Econo Motel, Ocean City

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Korean monster movie on the SyFy channel,
lurid Dora the Explorer blanket draped tentlike
over Baby’s portacrib to shield us from unearned
innocence. The monster slings its carapace
in reverse swan dive up the embankment, triple-jointed bug legs
clattering, bathroom door ajar, exhaust roaring,
both of us naked, monster chomps
fast food stands, all that quilted aluminum, eats through streams
of running people, the promiscuously cheerful guilty American
scientist dies horribly. Grease-dusted ceiling fan
paddles erratically, two spars missing. Sheets whirled
to the polluted rug. I reach under the bed, fish out
somebody else’s crunched beer can, my forearm comes out
dirty. Monster brachiates from bridge girders like a gibbon
looping round and around uneven bars, those are your fingers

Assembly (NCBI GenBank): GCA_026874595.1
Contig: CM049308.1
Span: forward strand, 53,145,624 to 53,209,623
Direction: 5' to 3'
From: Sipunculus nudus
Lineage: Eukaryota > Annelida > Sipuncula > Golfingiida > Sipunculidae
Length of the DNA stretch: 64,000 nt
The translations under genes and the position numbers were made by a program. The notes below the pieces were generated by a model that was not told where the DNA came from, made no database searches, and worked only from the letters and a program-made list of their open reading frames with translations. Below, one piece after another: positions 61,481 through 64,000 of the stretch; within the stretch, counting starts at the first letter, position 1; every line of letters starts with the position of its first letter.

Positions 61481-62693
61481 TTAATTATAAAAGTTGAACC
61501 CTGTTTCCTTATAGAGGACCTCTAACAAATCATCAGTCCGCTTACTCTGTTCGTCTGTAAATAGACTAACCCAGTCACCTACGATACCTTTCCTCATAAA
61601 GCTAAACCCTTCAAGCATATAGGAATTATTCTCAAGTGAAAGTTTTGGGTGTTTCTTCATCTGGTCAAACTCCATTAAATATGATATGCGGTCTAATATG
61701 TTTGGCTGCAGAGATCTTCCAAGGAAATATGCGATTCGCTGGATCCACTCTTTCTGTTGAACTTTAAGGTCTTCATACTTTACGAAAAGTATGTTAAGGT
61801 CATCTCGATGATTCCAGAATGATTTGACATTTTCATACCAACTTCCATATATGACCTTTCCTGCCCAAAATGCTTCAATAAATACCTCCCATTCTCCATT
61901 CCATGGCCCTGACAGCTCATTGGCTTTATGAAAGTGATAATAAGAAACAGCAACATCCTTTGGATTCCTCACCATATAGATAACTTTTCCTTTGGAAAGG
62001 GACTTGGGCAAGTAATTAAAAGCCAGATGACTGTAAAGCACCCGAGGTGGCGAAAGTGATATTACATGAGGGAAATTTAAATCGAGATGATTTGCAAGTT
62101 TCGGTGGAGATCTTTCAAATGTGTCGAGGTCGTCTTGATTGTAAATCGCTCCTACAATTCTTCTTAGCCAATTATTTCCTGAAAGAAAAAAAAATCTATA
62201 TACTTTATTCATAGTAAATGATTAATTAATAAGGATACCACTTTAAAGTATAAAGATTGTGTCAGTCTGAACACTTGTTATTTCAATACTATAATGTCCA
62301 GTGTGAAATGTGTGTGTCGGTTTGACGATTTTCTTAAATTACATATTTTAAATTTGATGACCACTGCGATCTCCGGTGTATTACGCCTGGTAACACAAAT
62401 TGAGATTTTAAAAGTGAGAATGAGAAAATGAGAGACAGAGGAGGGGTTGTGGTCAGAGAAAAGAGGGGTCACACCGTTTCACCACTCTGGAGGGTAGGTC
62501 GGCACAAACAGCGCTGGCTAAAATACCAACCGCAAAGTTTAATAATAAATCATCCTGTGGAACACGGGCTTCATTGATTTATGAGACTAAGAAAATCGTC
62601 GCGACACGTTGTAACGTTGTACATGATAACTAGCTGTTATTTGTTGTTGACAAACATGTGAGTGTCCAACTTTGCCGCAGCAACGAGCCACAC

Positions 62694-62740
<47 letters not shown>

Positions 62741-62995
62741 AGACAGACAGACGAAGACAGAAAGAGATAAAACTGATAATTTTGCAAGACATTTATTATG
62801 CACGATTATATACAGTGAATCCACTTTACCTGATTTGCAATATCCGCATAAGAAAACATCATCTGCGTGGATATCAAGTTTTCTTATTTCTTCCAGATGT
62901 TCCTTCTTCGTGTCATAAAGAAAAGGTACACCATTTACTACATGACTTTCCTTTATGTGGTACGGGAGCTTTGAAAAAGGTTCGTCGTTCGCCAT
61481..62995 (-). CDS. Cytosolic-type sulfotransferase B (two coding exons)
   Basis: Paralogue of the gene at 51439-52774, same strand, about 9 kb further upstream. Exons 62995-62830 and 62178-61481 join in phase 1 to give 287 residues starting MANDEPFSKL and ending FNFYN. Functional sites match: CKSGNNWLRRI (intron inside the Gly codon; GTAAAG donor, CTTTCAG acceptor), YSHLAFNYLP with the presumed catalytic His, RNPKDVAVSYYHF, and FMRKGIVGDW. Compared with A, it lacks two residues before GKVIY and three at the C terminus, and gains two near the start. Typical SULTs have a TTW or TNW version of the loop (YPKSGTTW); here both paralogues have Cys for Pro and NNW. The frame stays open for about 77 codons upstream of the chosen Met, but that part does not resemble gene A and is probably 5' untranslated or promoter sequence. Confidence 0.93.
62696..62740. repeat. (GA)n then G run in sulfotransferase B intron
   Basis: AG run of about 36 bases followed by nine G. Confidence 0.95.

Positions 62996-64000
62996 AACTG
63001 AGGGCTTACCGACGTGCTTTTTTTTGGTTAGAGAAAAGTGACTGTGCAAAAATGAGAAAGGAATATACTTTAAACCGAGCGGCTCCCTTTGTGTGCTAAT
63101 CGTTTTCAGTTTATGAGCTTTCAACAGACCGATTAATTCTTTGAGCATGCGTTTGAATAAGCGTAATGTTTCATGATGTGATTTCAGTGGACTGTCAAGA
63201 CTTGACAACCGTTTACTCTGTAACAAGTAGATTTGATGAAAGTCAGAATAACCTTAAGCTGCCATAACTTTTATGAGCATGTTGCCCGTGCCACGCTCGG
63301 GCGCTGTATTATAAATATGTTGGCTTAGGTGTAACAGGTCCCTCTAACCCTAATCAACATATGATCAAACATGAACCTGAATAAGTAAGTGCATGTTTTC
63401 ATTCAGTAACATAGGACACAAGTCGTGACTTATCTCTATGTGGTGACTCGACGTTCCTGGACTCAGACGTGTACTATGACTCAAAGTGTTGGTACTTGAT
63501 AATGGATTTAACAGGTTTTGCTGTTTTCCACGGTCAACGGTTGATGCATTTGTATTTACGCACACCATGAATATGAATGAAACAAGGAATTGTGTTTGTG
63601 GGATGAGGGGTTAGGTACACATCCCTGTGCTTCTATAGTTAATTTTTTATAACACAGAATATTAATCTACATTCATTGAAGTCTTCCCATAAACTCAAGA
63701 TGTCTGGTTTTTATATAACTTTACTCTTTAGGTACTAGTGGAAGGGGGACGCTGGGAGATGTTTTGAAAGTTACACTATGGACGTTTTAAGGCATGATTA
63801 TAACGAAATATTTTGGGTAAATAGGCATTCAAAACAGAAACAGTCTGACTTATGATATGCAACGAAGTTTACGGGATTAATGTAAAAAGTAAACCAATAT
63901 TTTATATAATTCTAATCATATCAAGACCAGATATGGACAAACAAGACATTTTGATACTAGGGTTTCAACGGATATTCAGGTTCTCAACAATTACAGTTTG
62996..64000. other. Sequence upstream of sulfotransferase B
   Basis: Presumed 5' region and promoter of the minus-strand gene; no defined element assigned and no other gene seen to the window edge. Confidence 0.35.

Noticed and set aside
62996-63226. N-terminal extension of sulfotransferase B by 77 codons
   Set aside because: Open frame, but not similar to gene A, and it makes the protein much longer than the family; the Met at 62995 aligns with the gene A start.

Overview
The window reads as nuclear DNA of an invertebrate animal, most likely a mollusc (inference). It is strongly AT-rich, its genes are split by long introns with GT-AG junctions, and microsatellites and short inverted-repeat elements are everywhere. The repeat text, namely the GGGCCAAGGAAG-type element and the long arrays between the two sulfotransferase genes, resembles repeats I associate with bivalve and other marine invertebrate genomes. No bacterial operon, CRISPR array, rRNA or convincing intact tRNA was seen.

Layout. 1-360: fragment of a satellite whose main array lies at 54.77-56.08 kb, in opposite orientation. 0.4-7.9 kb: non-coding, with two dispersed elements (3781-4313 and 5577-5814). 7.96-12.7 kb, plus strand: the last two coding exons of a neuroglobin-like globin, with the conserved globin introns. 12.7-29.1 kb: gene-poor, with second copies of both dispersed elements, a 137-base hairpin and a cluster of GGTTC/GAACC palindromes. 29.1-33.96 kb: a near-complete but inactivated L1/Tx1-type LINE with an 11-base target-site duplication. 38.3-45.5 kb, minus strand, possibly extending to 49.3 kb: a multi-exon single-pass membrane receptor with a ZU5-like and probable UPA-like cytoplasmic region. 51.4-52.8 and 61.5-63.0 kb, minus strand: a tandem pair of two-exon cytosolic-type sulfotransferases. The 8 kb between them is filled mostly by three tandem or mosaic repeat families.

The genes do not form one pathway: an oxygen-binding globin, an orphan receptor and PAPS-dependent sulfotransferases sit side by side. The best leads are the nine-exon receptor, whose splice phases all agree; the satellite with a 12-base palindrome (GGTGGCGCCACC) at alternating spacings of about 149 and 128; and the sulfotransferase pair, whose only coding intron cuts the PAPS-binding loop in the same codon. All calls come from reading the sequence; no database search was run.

in my tangles or my fingers, my head hangs
half off the king-size, monster takes tiny child actor
to its bone stash. Pillow’s wet. The warped ceiling mirror
makes us look like fat porno dwarfs
in centripetal silver nitrate ripples. My glasses on the side table
tipped onto scratchproof lenses, earpieces sticking up
like arms out of disaster rubble. Your feet hooked over my feet. What miasma
lays gold dander down on forms of temporary
survivors wandering the promenade? You pull Dora
back over us—Baby’s dead to the world—intrude
your propagandistic intimacy jokes,
unforgiving. “What, in a motel room?” I say.
Purple clouds roll back to reveal Armageddon
a dream in bad digital unreality. Explosions repeat patterns like
fake flames dance on fake fireplace logs. Sad Armageddon
of marriage: how pretty much nice
we meant to be, and couldn’t make a difference.

© Daisy Fried